EDIT: Also, for why reviewers don't touch industrial fan products: They are generally too expensive to go out and buy on your own, even for the general consumer. Companies will provide you fans to review if you ask nicely enough. At least most of the time. Unfortunately fan reviews get VERY few hits. Unless they're RGB and you have some good photography / video coverage.

    Industrial fans have a small market for the consumer space so they don't even register most of the time on people's google searches for "What case fan to buy" or "What heatsink fan should I get." SEO is a bastard to those who like niche things.



    Ed was also right about companies like Delta, Sanyo Denki, & Nidec Servo having upstanding build quality as well as accurate specifications. Other companies can be very "liberal" with how they rate their products or downright deceptive.

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    Quote Originally Posted by Tator Tot View Post
    While blade count can be important; being a prime number is irrelevant.

    If there are 7 blades for example one has harmonics at 7 times the rotational frequency

    If there are 6 blades one has harmonics at 6, 3 and 2 times the rotational frequency

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    It's the Same Issue with Rads, I think it's a little better Pushing the Air on to it. But then you Develop of course the awful build up. It was Meant to be Reversed and Pull.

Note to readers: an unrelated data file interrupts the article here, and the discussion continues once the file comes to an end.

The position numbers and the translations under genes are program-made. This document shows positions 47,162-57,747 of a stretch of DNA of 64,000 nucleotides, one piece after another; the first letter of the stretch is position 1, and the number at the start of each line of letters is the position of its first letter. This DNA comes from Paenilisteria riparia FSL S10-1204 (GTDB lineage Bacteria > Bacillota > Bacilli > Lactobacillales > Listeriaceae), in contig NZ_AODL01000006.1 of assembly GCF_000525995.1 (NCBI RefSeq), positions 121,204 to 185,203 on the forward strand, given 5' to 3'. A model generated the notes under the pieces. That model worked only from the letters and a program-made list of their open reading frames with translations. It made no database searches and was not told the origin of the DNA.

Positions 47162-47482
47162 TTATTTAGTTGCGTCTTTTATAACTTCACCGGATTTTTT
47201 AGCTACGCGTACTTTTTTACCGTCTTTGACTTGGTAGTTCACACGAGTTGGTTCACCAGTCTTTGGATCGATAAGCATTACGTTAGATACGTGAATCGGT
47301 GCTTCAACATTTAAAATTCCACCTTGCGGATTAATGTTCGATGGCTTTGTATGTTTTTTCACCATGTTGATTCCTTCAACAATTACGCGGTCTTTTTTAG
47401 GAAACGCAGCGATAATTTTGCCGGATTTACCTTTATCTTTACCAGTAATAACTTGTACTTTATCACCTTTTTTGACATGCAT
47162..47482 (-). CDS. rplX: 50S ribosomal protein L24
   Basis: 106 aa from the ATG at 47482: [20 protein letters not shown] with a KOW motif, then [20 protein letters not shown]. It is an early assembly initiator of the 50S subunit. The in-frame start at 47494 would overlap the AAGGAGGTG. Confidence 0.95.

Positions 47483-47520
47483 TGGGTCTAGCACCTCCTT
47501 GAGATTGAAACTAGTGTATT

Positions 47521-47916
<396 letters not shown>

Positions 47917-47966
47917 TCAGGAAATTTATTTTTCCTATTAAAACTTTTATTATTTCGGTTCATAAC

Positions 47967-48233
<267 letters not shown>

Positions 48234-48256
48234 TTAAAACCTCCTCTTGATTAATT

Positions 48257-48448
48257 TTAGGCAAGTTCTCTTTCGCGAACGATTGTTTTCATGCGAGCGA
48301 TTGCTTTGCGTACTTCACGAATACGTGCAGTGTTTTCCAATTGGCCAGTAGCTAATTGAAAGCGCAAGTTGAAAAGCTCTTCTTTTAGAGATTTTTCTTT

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    Quote Originally Posted by ashiekh View Post
    If there are 7 blades for example one has harmonics at 7 times the rotational frequency

    If there are 6 blades one has harmonics at 6, 3 and 2 times the rotational frequency
    Then why is the Noctua NF-S12B a six-bladed fan?
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    I thought the Noctua NF-S12B is 7 bladed?

    https://www.amazon.com/Noctua-Bearin...+nf+s12b&psc=1



    But I have seen 9 bladed fans


    Seems that if one spreads the noise over more of the spectrum it is perceived as less noisy by the brain;
    so we have a dilemma... less noise for the specs or less noise for the user.

    Translation: I haven't the foggiest idea; but we are here to figure things out by playing with ideas:

    Lets take a 3,000 rpm fan
    7 blade means 21 kHz and above, beyond the limit of the ear.